England number eight Billy Vunipola is adamant his side will not show Ireland's big names too much respect at Twickenham.
After a bruising display with ball in hand in the opening round of the Six Nations against France, Vunipola picked up where he'd left off in Paris: he finished Saturday's 20-0 defeat of Scotland with 58 metres from 16 carries, six defenders beaten and seven tackles made.
Standing next to the hulking 21-year-old is quite a humbling experience; his awesome size and power is tempered with a measure of boyish bashfulness as he laughs his way through several questions.
In a little under a fortnight, England welcome unbeaten Ireland to Twickenham still seeking a "complete performance". Round One's late defeat in Paris meant an impressive second-half display left a bitter taste in the mouth, while Vunipola was not alone in admitting England "left a few points out there" in the Murrayfield mud.
This clash with Joe Schmidt's troops is one many in the media and the stands have their eyes on; it should prove a timely assessment of an England team with much promise ahead of the World Cup, but little in the way of tangible rewards.
"I always look forward to a challenge," announced Vunipola.
"As a team and as a pack, we all do. For some reason, we always get knocked for being too young, but I think we relish these challenges; we want those challenges. At Twickenham, in front of the home crowd, it'll be a good game.
"Next week, we've got a few things to work on again, as a team we'll take that into Ireland and hopefully get one over on them. They beat Wales quite convincingly."
Much has been made of the Irish pack's ability to hold up and isolate tacklers; swarming green jerseys rushing in from all sides to perform the now-famous "choke tackle". As England's carrier-in-chief, the Saracens back-row acknowledges the effectiveness of this tactic, and how he and his team-mates must stay low to avoid being swallowed up, or mauled backwards.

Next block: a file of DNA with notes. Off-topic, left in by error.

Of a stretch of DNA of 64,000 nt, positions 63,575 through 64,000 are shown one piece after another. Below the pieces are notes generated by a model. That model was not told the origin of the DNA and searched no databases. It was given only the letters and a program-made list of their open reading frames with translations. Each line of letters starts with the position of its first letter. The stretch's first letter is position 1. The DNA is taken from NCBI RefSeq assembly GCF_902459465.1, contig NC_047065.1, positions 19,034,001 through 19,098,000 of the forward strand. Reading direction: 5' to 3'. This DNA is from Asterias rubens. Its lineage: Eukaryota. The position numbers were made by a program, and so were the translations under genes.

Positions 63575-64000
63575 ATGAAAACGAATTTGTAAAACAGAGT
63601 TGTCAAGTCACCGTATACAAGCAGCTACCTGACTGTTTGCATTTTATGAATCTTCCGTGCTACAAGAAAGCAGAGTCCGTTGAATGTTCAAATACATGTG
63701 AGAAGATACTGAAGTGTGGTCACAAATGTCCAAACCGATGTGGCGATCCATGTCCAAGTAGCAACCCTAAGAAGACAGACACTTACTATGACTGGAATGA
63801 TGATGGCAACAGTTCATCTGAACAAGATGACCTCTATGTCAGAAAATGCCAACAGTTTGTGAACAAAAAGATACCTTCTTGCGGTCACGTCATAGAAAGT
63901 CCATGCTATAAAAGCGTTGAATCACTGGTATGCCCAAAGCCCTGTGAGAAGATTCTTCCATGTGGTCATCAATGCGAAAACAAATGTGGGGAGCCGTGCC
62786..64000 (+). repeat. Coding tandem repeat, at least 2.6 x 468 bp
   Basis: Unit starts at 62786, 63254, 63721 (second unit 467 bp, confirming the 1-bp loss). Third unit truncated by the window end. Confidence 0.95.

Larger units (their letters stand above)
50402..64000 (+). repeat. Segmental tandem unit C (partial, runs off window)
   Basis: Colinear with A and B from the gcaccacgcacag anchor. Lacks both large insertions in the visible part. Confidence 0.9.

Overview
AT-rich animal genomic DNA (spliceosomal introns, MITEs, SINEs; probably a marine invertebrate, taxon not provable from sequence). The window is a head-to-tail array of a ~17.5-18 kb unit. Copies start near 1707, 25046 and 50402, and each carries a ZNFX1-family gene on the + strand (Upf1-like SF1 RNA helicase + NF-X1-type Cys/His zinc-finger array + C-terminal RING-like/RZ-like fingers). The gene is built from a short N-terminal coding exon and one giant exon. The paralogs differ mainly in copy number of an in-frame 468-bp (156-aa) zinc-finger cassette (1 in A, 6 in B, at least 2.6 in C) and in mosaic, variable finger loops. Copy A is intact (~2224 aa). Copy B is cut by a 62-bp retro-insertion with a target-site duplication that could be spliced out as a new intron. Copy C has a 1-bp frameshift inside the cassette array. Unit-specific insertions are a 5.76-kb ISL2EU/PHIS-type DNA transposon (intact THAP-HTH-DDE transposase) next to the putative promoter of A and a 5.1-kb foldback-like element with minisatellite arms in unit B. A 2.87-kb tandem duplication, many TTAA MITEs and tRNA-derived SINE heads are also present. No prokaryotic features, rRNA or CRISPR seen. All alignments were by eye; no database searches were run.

"They're a well-drilled team, but we are as well," added Vunipola.
"They mix it up very well between forwards and backs, especially Paul O'Connell. If we can stop him and the pack, we've got a good chance.
"If you're lower than them in the tackle or maul, it's much easier. Once you've been caught high, they can really push you back and once they're under you it's hard to stop it without sacking it. That's the key, trying to get as low or lower than them."
Vunipola, somewhat refreshingly, knows the value of his spot among the big boys; he talks in tones of youthful disbelief as he tells of looking around at scrum-time and realising he's packing down beside Chris Robshaw.
But although the number eight has but a handful of Test caps to his name, he is determined not to be overawed at sharing the field with Messrs O'Connell and Brian O'Driscoll.
"Packing down next to Chris Robshaw, I feel like I've got to pinch myself," admitted Vunipola.
"I imagine how I got to that position and feel so lucky, and that's why I love playing for England so much. I know how lucky I am.
"Seeing them (O'Connell and O'Driscoll) in previous Ireland games, on British and Irish Lions tours, as captains, it's a massive honour to play against them, but there's only so much respect you give to them."
By Jamie Lyall @JLyall93